Alice to Extent Alice Considered Role-Model Young Essay

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To extent Alice considered role-model young women? According 2 Alice novels: Alice's adventures Wonderland through Looking Glass

Lloyd contends that "the 145-year-old story by Lewis Carroll and the story's heroine, a seven-year-old girl, has much to teach twenty-first century young women."

According to Lloyd "Alice's direct, candid approach to life is something to which today's college-aged women relate. They understand the story of a young woman who has the world before her, ready to embark on life, who changes herself, primarily by eating and drinking, to fit in. She encounters all types, tests herself, tastes life around her, and once she learns the right combination to fit in and be comfortable with her, she's welcomed into a beautiful world where she possesses wisdom, power, and prestige."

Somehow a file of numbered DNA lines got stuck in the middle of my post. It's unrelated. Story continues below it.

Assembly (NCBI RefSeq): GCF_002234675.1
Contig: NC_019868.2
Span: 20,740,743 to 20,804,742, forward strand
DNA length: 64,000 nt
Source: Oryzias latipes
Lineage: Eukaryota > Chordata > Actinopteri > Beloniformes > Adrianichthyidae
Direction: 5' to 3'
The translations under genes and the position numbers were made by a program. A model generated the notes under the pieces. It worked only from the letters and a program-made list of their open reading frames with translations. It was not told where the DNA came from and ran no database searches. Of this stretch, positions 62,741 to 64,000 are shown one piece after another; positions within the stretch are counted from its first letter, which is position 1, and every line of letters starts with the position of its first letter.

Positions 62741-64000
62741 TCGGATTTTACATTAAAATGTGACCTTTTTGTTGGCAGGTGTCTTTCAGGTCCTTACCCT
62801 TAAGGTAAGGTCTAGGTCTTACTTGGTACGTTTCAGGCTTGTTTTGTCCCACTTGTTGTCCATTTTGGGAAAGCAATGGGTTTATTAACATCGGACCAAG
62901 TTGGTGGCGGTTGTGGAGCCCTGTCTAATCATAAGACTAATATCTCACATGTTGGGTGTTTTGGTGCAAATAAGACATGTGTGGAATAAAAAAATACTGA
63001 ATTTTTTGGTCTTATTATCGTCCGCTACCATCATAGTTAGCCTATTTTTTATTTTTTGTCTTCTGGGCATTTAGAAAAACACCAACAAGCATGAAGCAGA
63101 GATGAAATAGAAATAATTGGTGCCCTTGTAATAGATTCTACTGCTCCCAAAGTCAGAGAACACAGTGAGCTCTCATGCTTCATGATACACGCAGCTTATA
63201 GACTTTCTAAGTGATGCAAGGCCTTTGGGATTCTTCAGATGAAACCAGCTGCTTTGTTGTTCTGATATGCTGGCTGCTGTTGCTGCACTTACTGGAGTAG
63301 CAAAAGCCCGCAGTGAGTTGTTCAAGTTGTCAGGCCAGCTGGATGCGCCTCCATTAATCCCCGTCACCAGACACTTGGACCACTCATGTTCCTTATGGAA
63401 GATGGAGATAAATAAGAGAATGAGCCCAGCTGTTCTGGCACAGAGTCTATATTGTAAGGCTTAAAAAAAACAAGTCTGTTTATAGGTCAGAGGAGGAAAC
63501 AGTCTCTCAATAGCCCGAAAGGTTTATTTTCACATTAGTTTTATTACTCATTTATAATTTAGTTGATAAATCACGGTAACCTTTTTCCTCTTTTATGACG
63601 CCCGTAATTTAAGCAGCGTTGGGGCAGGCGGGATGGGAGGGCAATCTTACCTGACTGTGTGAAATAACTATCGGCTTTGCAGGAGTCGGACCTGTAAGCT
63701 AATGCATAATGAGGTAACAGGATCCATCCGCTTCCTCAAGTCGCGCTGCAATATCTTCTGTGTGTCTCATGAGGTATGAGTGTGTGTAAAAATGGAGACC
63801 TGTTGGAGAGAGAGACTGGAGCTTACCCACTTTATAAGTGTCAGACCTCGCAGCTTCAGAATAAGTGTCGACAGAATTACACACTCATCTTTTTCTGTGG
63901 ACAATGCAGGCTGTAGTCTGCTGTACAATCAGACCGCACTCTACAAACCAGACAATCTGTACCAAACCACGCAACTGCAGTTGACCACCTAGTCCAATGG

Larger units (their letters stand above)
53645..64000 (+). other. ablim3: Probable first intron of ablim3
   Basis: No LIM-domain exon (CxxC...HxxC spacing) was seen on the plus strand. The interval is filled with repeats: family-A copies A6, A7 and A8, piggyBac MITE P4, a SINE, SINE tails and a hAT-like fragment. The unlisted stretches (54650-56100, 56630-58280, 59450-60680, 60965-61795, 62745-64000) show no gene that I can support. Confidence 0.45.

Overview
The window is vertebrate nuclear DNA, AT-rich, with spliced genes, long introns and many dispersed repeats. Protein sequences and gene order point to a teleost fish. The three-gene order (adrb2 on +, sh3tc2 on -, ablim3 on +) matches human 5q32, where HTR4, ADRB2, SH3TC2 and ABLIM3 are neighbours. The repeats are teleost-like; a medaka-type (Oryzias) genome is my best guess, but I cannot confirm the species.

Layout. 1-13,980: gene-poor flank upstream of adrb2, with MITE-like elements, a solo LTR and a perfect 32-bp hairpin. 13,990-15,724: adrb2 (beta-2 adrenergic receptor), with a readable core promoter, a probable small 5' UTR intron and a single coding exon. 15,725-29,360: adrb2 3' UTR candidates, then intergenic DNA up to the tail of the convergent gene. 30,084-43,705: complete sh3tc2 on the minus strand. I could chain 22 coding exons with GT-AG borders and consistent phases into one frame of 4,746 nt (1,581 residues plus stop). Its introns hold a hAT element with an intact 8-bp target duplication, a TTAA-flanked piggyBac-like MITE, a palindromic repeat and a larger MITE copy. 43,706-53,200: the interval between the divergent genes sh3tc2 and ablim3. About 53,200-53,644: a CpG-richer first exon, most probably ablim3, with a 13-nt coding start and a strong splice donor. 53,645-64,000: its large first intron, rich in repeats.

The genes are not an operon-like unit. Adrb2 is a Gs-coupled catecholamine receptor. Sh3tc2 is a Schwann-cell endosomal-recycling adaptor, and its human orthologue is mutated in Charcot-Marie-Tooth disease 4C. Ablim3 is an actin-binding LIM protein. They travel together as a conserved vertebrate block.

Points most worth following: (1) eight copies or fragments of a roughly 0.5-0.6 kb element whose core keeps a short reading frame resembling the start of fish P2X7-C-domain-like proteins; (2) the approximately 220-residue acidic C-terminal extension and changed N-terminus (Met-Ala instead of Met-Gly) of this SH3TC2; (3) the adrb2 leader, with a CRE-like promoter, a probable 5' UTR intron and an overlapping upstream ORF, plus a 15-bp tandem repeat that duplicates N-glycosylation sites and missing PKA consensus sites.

Among children literature, two books by Carroll known as Alice books were received by the public as simple children's literature. While they did not garner critical acclaim, they were popular enough among the young to be a commercial success and to remain continuously in print. Almost immediately following publication, Alice's Adventures in Wonderland found itself placed as an icon of children's literature and it spawned a whole genre of children's tales. The first adaptation of Alice appeared even before the sequel Through the Looking-Glass and What. In this essay the author aims to assess to what extent Alice may be considered as a role model for young women in the context of Alice two novels; Alice's adventures Wonderland and Through Looking Glass